Patients with psoriatic arthritis (PsA) experience musculoskeletal symptoms such as joint, tendon, or ligament pain as the most burdensome, and therapy interventions that enhance the ability to perform physical functions are important, researchers found. Their results were reported in Rheumatology and Therapy.

The study enrolled 332 individuals (94% White, 80% female, mean age, 54 years) from the ArthritisPower registry who completed a web-based survey. The investigators assessed relevant burden of 11 PsA-related symptoms and the relative importance of 9 PsA-related impacts using object case best-worst scaling (BWS). In addition to assessing symptoms and disease impacts, the investigators analyzed preferences for mode and frequency of treatment administration by evaluating whether the patients preferred an oral tablet or injection, and how often. They also explored preferences for methotrexate treatment.

According to the study results, BWS for disease impacts indicated that patients most desire improvement in their ability to perform daily physical activities. Patients with PsA also want the ability to function independently and sleep well. Moreover, the analysis showed that the most preferred method of treatment was oral, and the preferred frequency of treatment was once-daily medication. Additionally, the study showed that the majority of respondents (65%) preferred treatment regimens without methotrexate.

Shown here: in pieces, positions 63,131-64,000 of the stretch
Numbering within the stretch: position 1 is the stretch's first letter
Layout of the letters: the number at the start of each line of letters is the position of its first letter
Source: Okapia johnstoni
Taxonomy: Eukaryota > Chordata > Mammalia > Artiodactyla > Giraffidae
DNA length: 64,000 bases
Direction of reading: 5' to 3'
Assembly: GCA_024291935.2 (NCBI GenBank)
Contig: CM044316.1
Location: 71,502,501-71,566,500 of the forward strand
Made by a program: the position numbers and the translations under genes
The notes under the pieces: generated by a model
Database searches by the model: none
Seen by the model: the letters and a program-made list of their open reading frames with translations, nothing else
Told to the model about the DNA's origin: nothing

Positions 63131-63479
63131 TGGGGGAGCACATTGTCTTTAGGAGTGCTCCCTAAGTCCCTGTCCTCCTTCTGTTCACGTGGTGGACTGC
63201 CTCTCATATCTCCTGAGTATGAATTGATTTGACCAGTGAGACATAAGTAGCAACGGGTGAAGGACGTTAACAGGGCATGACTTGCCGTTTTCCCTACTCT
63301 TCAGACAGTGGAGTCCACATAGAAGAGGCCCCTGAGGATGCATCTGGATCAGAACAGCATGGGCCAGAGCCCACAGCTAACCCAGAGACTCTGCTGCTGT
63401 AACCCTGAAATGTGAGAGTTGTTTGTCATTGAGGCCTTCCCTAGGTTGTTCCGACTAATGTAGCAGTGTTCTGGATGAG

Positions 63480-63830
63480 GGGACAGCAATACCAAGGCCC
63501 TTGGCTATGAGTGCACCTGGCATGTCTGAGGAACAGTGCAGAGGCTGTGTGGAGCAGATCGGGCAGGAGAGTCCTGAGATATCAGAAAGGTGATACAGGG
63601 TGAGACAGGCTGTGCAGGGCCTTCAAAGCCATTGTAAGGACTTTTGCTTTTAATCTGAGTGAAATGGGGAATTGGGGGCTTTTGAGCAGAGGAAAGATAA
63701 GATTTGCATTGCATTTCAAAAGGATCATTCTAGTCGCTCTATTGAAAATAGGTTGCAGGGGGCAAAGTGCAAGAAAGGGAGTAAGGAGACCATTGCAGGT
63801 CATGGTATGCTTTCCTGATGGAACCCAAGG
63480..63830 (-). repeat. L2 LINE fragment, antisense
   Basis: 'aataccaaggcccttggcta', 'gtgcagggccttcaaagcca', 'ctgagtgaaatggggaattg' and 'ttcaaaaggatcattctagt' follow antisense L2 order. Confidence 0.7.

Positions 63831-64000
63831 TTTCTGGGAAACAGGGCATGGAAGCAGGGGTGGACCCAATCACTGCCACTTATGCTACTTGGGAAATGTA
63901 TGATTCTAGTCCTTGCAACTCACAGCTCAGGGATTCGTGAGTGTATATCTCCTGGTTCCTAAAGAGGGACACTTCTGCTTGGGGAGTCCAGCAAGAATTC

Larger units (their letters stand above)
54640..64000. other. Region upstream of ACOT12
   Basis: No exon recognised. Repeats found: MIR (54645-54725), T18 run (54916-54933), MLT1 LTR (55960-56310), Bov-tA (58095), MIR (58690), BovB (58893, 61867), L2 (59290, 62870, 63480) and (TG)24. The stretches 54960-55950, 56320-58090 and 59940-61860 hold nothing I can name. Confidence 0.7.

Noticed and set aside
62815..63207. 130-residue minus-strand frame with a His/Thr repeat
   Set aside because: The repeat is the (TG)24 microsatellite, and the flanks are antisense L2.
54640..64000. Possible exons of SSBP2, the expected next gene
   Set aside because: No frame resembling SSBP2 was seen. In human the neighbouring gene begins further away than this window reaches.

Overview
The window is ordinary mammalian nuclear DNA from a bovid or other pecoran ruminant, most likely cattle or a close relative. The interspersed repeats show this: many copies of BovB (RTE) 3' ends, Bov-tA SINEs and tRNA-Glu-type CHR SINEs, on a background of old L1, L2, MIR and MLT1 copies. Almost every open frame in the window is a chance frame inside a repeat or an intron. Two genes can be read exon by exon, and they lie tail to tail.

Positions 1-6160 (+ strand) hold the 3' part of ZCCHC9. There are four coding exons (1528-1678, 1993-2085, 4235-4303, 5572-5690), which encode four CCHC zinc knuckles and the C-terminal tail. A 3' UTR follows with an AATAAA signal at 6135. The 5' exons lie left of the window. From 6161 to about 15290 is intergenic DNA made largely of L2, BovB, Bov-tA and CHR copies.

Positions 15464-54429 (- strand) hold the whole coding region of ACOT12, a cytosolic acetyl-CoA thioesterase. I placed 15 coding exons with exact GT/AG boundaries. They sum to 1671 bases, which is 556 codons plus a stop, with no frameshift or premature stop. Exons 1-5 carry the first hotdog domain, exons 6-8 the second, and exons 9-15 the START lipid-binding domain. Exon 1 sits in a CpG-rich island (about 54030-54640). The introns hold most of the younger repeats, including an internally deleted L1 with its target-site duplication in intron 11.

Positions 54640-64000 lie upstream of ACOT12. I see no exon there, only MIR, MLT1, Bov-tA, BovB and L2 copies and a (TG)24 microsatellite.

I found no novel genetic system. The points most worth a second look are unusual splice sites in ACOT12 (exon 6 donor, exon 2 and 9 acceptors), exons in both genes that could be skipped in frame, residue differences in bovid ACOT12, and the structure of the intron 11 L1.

The investigators concluded their findings can inform drug development and promote shared decision-making to optimize patient priorities.

Reference: Ogdie A, Myers K, Mansfield C, et al. Experiences and treatment preferences in patients with psoriatic arthritis: a cross-sectional study in the ArthritisPower registry. Rheumatol Ther. 2022;9:735-751. doi:10.1007/s40744-022-00436-x